More frequently, couples are choosing to live with one another prior to entering into marriage or a civil partnership or indeed without entering into either at all.
However many couples do not realise that this decision has legal implications for them, whether this is in terms of purchasing a property, making contributions to the other’s property, children of the relationship or succession rights.
The Family Law (Scotland) Act 2006 sets out the relevant legislation for cohabiting couples and is currently under consultation by the Scottish Government who are considering whether the legislation requires to be amended and/or updated.
It is important that you take legal advice prior to cohabiting or if you’re already in a cohabiting relationship take advice in respect of your specific situation.
In the event that you are to separate the legislation which applies to your situation is very different to that of married and couples in civil partnerships. There is still a common misconception that “common law wife/husband” applies to couples who live with one another but are not married. This is not the case and you do not have the same rights upon separation or death as those who are married or in civil partnerships.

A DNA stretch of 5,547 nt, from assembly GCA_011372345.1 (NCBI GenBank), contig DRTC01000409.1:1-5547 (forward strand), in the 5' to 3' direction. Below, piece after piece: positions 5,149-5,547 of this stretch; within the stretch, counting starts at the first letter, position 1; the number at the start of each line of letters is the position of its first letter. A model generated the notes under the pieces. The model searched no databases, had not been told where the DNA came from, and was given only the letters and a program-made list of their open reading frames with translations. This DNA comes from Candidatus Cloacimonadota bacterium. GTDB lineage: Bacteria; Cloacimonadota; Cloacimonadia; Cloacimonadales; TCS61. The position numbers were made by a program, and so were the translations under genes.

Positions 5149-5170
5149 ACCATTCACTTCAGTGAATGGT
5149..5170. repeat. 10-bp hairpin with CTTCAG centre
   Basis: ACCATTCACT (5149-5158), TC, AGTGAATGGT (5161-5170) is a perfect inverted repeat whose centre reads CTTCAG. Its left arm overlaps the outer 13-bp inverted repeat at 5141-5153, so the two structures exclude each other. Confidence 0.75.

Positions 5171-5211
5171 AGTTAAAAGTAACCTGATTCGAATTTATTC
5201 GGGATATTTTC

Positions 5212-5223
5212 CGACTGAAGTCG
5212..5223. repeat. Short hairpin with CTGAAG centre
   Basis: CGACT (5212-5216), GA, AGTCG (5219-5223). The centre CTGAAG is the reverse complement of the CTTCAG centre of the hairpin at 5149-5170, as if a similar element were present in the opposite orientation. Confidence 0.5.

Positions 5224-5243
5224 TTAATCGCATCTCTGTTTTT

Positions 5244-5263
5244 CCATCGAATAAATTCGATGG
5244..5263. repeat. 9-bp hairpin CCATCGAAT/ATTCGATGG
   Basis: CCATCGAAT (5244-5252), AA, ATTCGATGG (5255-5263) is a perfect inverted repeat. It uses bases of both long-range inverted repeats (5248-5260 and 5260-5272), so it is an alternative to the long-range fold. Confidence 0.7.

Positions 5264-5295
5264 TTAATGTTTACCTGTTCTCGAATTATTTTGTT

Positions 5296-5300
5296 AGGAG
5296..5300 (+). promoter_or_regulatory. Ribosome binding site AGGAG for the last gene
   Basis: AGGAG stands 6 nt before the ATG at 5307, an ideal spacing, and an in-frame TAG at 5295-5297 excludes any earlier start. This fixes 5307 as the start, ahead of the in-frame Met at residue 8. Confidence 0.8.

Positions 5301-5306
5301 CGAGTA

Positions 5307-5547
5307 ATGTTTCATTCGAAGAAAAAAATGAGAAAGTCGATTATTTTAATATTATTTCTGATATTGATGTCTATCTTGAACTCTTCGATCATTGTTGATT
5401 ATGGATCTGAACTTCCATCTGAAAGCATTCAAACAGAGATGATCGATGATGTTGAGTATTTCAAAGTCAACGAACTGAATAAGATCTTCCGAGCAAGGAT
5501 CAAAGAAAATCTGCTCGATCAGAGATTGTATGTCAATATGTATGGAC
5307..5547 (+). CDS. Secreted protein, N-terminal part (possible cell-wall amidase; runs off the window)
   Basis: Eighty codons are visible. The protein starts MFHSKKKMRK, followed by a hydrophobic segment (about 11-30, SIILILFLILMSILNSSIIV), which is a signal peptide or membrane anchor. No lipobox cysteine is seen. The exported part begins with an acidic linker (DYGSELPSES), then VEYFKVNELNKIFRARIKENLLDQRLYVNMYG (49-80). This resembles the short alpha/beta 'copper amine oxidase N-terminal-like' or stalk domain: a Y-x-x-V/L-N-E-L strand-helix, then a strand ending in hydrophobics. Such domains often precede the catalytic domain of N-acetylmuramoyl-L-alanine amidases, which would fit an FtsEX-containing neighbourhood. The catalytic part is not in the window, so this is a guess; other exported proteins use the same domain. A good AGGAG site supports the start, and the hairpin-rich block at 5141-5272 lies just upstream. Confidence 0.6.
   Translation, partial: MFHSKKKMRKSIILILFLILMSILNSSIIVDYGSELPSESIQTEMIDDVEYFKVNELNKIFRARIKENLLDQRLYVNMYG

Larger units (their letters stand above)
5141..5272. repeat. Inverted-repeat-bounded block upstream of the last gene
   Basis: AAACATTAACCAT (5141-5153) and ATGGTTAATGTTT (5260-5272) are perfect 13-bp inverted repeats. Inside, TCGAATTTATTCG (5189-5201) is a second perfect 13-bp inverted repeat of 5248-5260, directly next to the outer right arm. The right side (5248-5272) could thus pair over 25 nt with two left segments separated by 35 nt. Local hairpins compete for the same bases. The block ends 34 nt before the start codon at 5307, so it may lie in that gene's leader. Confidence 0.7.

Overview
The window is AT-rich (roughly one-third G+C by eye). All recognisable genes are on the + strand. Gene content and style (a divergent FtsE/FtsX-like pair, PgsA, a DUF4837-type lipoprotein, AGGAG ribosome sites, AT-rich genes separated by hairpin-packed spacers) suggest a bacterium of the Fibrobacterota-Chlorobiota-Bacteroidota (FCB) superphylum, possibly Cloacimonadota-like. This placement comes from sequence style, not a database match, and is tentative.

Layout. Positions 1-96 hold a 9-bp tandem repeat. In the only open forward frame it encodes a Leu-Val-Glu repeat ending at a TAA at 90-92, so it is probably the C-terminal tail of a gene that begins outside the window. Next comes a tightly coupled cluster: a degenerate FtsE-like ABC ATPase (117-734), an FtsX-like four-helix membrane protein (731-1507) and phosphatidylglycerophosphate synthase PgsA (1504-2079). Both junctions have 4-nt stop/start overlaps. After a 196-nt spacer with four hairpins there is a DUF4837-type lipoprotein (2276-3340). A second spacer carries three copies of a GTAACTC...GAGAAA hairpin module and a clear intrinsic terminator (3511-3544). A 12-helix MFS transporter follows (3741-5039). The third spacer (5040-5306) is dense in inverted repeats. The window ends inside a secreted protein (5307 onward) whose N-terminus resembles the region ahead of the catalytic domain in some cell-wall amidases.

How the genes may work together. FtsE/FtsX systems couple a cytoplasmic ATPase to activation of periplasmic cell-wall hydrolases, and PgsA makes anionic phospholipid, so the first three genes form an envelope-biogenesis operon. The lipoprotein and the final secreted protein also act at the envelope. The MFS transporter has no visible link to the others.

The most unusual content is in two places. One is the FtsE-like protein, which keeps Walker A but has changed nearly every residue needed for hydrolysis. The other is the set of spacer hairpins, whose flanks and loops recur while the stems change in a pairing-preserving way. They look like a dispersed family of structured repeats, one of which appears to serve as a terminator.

For cohabitants to make a successful claim against the other they need to show that they have suffered an economic disadvantage to the others advantage. There are also certain rights to movable property and further claims which can be raised in respect of the economic burden of caring for children of the relationship.
There are strict time limits which apply to any claim which one cohabitant may have against the other and the legislation can be complicated for parties to navigate.
It is also important that prior to cohabiting parties take steps to protect themselves. Whilst no-one likes to think of separating, a Cohabitation agreement can be looked upon as a peace of mind agreement, offering protection in the event that the worst does happen. A Cohabitation Agreement sets out what is to happen in the event of separation and avoids disagreement and possibly lengthy litigation and expense at a later stage.
Whether you are entering into a cohabiting relationship or you are separating, you should take expert advice to protect your interests and those of your family. Here at Caritas Legal we are committed to assisting our clients in a clear, fair way with straightforward pragmatic and solution focused advice for your particular set of circumstances.
Please call us for further advice on 01383 431 101 or email firstname.lastname@example.org